2. Rectal ketamine during paediatric burn wound dressing procedures: a randomised dose-finding study
Open this publication in new window or tab >>Rectal ketamine during paediatric burn wound dressing procedures: a randomised dose-finding study
2019 (English)In: Burns, ISSN 0305-4179, E-ISSN 1879-1409, Vol. 45, no 5, p. 1081-1088Article in journal (Refereed) Published
Abstract [en]

Background

Worldwide, ketamine is used during paediatric procedures, but no recommendations are available regarding a suitable dose for rectal administration during procedures involving high levels of pain and/or anxiety such as burn wound dressing change.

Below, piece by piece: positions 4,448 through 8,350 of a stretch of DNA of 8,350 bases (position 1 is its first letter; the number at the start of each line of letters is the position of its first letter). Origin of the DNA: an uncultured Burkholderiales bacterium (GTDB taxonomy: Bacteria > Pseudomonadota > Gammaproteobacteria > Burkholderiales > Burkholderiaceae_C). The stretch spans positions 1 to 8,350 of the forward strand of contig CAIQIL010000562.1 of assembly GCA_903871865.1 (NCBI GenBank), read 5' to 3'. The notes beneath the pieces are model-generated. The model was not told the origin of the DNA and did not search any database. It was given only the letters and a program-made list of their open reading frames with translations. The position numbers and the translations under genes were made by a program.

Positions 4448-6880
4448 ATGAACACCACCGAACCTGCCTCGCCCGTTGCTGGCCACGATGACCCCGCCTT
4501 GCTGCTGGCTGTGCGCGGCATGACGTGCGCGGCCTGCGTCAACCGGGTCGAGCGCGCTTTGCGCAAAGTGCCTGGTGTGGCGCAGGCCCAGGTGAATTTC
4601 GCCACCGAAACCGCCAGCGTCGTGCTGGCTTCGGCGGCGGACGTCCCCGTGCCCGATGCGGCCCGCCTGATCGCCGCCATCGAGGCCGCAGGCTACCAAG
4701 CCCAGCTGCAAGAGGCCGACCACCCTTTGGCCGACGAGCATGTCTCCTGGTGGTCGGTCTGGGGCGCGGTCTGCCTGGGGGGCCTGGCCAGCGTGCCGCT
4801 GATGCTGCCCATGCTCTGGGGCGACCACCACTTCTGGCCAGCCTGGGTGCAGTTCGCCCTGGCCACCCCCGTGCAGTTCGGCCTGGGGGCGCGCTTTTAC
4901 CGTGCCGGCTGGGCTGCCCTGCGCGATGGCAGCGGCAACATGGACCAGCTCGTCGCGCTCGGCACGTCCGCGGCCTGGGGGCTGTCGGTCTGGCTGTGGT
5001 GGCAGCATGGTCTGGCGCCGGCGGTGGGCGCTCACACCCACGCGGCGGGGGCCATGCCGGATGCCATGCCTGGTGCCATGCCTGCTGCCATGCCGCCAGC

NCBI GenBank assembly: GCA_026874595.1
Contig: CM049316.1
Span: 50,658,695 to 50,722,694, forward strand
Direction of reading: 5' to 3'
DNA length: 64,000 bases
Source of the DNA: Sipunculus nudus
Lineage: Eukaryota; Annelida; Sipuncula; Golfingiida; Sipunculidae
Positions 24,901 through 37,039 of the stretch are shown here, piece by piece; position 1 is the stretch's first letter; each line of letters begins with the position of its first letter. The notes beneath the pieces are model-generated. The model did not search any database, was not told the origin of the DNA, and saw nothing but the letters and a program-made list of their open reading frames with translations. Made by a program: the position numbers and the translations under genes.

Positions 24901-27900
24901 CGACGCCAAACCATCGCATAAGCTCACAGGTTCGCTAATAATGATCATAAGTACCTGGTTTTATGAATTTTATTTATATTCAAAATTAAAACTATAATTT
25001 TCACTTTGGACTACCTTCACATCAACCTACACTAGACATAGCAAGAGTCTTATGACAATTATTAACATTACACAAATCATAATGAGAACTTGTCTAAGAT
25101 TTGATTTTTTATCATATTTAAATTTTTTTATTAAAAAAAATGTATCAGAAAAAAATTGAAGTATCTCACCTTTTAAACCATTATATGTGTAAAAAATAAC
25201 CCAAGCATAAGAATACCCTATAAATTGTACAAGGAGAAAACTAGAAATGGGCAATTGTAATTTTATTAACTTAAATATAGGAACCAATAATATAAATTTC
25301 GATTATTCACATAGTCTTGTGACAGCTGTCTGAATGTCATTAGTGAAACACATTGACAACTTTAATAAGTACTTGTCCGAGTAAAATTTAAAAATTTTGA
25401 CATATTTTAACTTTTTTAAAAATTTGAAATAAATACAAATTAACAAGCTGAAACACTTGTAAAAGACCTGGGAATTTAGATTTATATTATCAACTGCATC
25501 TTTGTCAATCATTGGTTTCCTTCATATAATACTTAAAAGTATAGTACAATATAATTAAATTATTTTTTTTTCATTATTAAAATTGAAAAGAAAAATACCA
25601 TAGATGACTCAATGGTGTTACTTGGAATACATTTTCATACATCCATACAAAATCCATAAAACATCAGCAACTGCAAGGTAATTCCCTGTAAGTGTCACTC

Methods

We evaluated three different single doses of rectally administered racemic ketamine mixed with a fixed dose of 0.5 mg/kg of midazolam. In total, 90 children – aged 6 months to 4 years – were randomised 1:1:1 to receive 4 mg/kg (K-4 group), 6 mg/kg (K-6 group) or 8 mg/kg (K-8 group) of racemic ketamine for a maximum of three consecutive procedures. Primary outcome measure was procedural pain evaluated by Face, Legs, Activity, Cry, Consolability (FLACC) behavioural scale. Secondary outcome included feasibility and recovery time. Patient safety was evaluated using surrogate outcomes.

Results